I hate to point this out, but the obvious bias to this post is that women need a reason to get involved in the open source movement that's somehow different from the reason men do. They don't. They can be involved because they agree with the principles, because they love technology, because they like to tinker with stuff. The problem is that women feel (or seem to act as if) they need a reason, probably because of strong social scripting and active discouragement of female geeks. The truth is, once people realize that geekdom is not an inherently male trait, then many more female geeks will show up. The only reason they need encouragement now (which admittedly they do) is because this bias exists. I'm not saying you should ignore ways to get women involved in the geek community, but I am saying that you shouldn't assume the biases that cause the problem.

needing a reason (3.66 / 3) (#11)
by ocelot on Wed Dec 06, 2000 at 06:55:57 PM EST

Perhaps we act like we need a reason to be involved with free software/computers/whatever because males make us feel like we need to have a reason that is different from their reasons. This whole story is a perfect example of that.

[ Parent ]
misunderstood? (4.00 / 3) (#13)
by _Quinn on Wed Dec 06, 2000 at 07:20:23 PM EST

   I think you two misunderstood the question. I think the author intended to drop the issue of 'why so few female computer geeks' and ask 'It looks like, among geeks, that women are proportionally more interested in OSS than men. Why?' That is, supposing women are proportionally more interested in OSS, it's a legitimate question to ask why. It's the same as asking, 'It looks like, among football fans, proportionally more women like the Chiefs than men do. Why?' It's also similar to, 'It looks like, among auto mechanics, that left-handers are proportionally more likely to use Black&Decker power tools than right-handers do. Why?' A difference exists -- can it be explained?

Reality Maintenance Group, Silver City Construction Co., Ltd.
[ Parent ]
Not really (4.66 / 3) (#15)
by ocelot on Wed Dec 06, 2000 at 07:42:03 PM EST

Ok, so perhaps not the story as a whole. But the poll, for example, does make the assumption that we have different reasons than males for getting involved with free software. So do comments like #9.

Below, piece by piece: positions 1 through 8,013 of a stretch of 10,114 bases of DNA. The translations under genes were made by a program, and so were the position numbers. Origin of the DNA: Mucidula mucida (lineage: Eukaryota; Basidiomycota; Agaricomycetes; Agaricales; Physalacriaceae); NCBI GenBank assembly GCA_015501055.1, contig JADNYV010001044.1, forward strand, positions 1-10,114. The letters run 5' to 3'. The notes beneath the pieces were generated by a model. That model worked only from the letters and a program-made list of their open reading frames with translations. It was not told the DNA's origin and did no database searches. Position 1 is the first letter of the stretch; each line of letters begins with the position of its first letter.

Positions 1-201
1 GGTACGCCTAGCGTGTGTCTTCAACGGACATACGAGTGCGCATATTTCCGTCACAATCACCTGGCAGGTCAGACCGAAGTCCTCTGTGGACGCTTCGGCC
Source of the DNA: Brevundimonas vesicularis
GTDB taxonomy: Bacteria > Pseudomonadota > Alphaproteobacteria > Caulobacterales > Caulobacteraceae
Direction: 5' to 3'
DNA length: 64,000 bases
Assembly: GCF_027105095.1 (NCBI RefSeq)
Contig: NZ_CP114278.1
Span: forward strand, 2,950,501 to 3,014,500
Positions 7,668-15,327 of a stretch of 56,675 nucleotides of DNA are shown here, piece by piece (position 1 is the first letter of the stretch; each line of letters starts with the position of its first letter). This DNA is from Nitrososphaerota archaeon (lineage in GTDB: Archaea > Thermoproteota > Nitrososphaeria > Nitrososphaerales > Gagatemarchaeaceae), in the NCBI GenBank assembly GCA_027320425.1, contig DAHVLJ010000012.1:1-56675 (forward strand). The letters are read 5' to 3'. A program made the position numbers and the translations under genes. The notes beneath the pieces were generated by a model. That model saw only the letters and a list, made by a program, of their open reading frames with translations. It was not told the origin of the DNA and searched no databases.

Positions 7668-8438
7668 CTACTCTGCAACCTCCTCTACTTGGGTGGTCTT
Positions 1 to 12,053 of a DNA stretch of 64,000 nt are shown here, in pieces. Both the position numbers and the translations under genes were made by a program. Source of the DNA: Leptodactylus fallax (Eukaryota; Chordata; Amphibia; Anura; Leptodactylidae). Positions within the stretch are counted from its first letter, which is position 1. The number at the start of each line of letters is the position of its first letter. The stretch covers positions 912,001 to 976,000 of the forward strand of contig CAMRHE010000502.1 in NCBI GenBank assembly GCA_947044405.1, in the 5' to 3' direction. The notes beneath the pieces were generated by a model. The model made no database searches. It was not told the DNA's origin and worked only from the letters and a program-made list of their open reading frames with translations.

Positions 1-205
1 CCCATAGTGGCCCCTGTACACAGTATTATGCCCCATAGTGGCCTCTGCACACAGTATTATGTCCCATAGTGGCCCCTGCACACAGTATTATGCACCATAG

[ Parent ]
Quite Right (3.00 / 2) (#27)
by _Quinn on Wed Dec 06, 2000 at 11:21:20 PM EST

(I neglected to look at the poll.)

Reality Maintenance Group, Silver City Construction Co., Ltd.
[ Parent ]
What brought my girlfriend to use unix (4.12 / 8) (#3)
by theboz on Wed Dec 06, 2000 at 05:55:39 PM EST


Seriously. At my old job I was doing some sysadmin work at a college. She was going to a different school, but I gave her an account to use on a test machine so she could see how it works, as well as have a place to play with some web development stuff. She was already into computers some, so it wasn't like I converted a cheerleader or something, but I did bring her from being completely loving Microsoft stuff to using both. So far she has used IBM's AIX and SuSE Linux. Also, she is more of a c++ programmer than I am, so she can have more fun with the source code than me...although I can do some hella sql stuff, and decent perl (if there is such a thing.)

Anyways, to get back to the point, there are a lot of women and girls out there that already like computers. They may not automatically go to the fringe areas like linux and free software, but they find out that it is the best tool to get the job done that they want to do, they use it. Also, women tend to not make it as much of a social or principle based thing as guys do. My girlfriend would probably be mad if "pillow talk" was about how cool it is that I made a way to send email via SMS to my cellphone, without paying the $5 extra a month to my phone service, but if there is work to be done and she needs to make a website or inventory database for work...I am there to help her and she is gung ho to get the job done and learn what is necessary to do it.

I also tried to convert my sister to linux, but she just wanted to know enough to start X and play xbackgammon or something. :oD


Whatever (3.82 / 17) (#4)
by fluffy grue on Wed Dec 06, 2000 at 05:58:24 PM EST

Somehow I doubt that the ratio of females to males in the free software "community" is any higher than the ratio of females to males in the general "community" of computer users. Okay, so a woman using Linux is noticeable, but it's not like a woman using Windows or MacOS isn't. And there's plenty of female geeks on Everything which don't use Linux, and although Everything is a relatively geeky thing, its female-to-male ratio is quite high as far as Internet-based geek communities go.

IMHO, gender is irrelevent, and making an article on "Women and free software" is like making an article on "Italians and free software," or "Caucasians and free software." What's next, "Gun owners and free software?" Oh, wait, ESR already covered that one...